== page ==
Companies shouldn't have severed ties with the NRA

By Kyle Ferlita
On March 7, 2018

Photo courtesy of Spotter Johnsen, Wikipedia

Brand image is everything: whether it’s Burger King marketing their flame-grilled burgers, or Cadillac marketing their cars as the perfect example of luxury, brands are constantly providing people with a reason to buy their products.

In recent news, a variety of companies have been cutting ties with the National Rifle Association (NRA) in response to the school shooting in Parkland, Florida. This corporate controversy has spread like wildfire to news programs and internet forums alike.

Twelve companies ranging from banks to rental car companies are eliminating benefits given to NRA members. The NRA called this “a shameful display of political and civic cowardice.” The subsequent article published on the NRA website also highlighted the fact that these companies were punishing the law-abiding NRA members who support the causes for additional security in public schools and addressing the mental health system.

While the NRA currently has five million members, the article states that roughly 120 million Americans legally own firearms, which is roughly 1 in every 3 Americans. The article concludes with a statement addressing gun owners, asking that they “Stand with us. Together, we are freedom’s last, best chance.”

Funny, the other side says the same thing when they’re talking about basic human rights and fair treatment, and they get called snowflakes. A lot can be said about groups rallying to accomplish a goal, but I’d hardly call MetLife ending a discount program for NRA members an attack on the freedoms of the American people, if anything, I’d call it equality.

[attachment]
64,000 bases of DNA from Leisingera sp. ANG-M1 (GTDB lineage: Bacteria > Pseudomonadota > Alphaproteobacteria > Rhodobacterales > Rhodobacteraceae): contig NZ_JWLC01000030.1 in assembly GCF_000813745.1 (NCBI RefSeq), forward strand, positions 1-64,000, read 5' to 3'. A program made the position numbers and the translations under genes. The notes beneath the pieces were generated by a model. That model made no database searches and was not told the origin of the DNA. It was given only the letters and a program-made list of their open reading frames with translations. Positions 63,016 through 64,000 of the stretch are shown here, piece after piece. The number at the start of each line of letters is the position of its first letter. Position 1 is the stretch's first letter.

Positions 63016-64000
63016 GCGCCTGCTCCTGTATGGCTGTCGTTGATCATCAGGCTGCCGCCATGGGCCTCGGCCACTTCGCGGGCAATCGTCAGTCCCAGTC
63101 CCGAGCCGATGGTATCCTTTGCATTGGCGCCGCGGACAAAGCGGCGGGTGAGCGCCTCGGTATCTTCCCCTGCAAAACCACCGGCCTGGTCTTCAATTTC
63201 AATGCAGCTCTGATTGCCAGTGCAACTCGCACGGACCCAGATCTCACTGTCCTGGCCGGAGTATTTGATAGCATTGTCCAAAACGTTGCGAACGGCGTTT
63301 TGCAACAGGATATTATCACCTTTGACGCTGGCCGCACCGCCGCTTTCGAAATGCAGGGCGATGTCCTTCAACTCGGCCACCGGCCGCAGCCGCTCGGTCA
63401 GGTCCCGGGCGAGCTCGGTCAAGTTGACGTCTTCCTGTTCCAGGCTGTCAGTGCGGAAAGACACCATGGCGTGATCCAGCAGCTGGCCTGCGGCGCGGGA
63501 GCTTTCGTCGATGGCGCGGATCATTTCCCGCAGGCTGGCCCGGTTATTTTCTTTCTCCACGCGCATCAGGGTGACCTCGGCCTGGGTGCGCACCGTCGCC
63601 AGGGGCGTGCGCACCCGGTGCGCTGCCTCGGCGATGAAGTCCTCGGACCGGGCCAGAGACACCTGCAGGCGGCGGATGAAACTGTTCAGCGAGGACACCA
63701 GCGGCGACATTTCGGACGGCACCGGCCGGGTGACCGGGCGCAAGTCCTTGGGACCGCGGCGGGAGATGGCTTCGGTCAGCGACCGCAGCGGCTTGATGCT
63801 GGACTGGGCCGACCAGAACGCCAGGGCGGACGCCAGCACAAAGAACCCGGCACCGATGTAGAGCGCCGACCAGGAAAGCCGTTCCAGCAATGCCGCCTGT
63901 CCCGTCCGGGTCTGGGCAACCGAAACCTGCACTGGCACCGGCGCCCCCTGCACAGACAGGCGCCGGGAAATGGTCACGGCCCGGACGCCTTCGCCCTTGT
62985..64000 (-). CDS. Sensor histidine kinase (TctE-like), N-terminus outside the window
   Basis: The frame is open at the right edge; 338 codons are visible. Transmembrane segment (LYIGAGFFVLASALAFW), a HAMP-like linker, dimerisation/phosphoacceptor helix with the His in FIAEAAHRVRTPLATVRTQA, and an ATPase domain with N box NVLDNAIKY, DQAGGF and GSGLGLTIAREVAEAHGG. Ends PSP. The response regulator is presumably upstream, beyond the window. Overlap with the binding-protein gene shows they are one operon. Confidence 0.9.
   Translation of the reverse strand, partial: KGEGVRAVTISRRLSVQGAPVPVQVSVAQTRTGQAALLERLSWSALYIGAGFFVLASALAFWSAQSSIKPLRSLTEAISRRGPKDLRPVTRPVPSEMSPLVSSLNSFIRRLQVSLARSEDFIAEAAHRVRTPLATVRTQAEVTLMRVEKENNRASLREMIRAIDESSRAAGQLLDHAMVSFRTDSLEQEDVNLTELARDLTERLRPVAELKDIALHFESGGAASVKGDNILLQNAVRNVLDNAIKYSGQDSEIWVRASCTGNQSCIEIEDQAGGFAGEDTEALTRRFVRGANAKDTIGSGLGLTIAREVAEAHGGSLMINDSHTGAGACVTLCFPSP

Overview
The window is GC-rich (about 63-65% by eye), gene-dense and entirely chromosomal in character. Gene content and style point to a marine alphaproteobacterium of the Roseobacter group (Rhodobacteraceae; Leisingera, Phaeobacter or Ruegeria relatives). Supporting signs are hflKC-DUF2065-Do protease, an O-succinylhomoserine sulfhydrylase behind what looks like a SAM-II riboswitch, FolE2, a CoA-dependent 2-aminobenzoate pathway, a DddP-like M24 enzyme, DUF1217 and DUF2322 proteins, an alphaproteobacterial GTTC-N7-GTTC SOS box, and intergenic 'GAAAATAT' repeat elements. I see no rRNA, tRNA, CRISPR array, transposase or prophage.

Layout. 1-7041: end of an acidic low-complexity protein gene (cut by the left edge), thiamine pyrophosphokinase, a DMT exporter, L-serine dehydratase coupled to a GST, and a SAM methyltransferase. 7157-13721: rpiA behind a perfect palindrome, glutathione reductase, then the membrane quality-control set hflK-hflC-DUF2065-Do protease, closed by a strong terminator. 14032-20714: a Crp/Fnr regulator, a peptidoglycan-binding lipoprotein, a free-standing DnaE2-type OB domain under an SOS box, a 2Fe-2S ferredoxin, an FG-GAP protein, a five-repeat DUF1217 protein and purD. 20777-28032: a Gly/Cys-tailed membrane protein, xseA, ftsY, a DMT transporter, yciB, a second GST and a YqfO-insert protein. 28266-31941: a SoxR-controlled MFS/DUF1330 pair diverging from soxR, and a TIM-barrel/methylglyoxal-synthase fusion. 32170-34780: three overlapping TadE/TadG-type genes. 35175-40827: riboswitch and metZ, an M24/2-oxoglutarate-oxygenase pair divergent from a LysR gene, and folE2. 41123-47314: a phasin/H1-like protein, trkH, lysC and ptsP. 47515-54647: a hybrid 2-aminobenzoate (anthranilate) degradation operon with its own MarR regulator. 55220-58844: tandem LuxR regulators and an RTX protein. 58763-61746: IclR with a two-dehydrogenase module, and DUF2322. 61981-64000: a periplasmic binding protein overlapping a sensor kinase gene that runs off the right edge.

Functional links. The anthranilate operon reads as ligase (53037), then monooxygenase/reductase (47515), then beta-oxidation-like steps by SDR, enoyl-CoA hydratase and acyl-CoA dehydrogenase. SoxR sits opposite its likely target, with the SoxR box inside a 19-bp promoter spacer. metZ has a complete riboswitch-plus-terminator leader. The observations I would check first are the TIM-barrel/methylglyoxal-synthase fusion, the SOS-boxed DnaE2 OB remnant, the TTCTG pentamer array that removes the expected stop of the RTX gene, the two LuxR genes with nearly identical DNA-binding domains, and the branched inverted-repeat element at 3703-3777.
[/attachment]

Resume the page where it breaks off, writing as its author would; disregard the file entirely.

I think we, as the diverse nation that we are, are losing sight of the real goal, ensuring that events like Parkland, and Orlando, and Las Vegas do not happen again. How do these corporations tie into all of this?

The answer is simple: guns are the hottest topic in the media at the present moment, so it shouldn’t come as much of a shock that companies want to discuss the topic. In 2016, a large number of companies launched ad campaigns involving same-sex couples to show their support for the same-sex marriage ruling by the Supreme Court.

The 2017 Super Bowl was filled with ads involving community following the 2016 election. This is no different. Businesses are quick to jump on bandwagons like this because, it can make them a quick buck off of the populous.

While I will say that it is totally okay for businesses to align themselves with whatever organizations that they choose to, citizens should also be aware of the fact that businesses want one thing above all else, your money.

I would say that these companies severing ties with the NRA is a step in a direction that no one wants to be headed in. All this accomplished is alienating a group of individuals who have a passion. This isn’t the time to hate on one another, but to come together, and create a better solution to solving the problem at hand.

Corporate America is a force unlike any other, and it may be the very obstacle that stands in the way of the citizens of this nation living in a better, safer community.

 

kferlita@ramapo.edu

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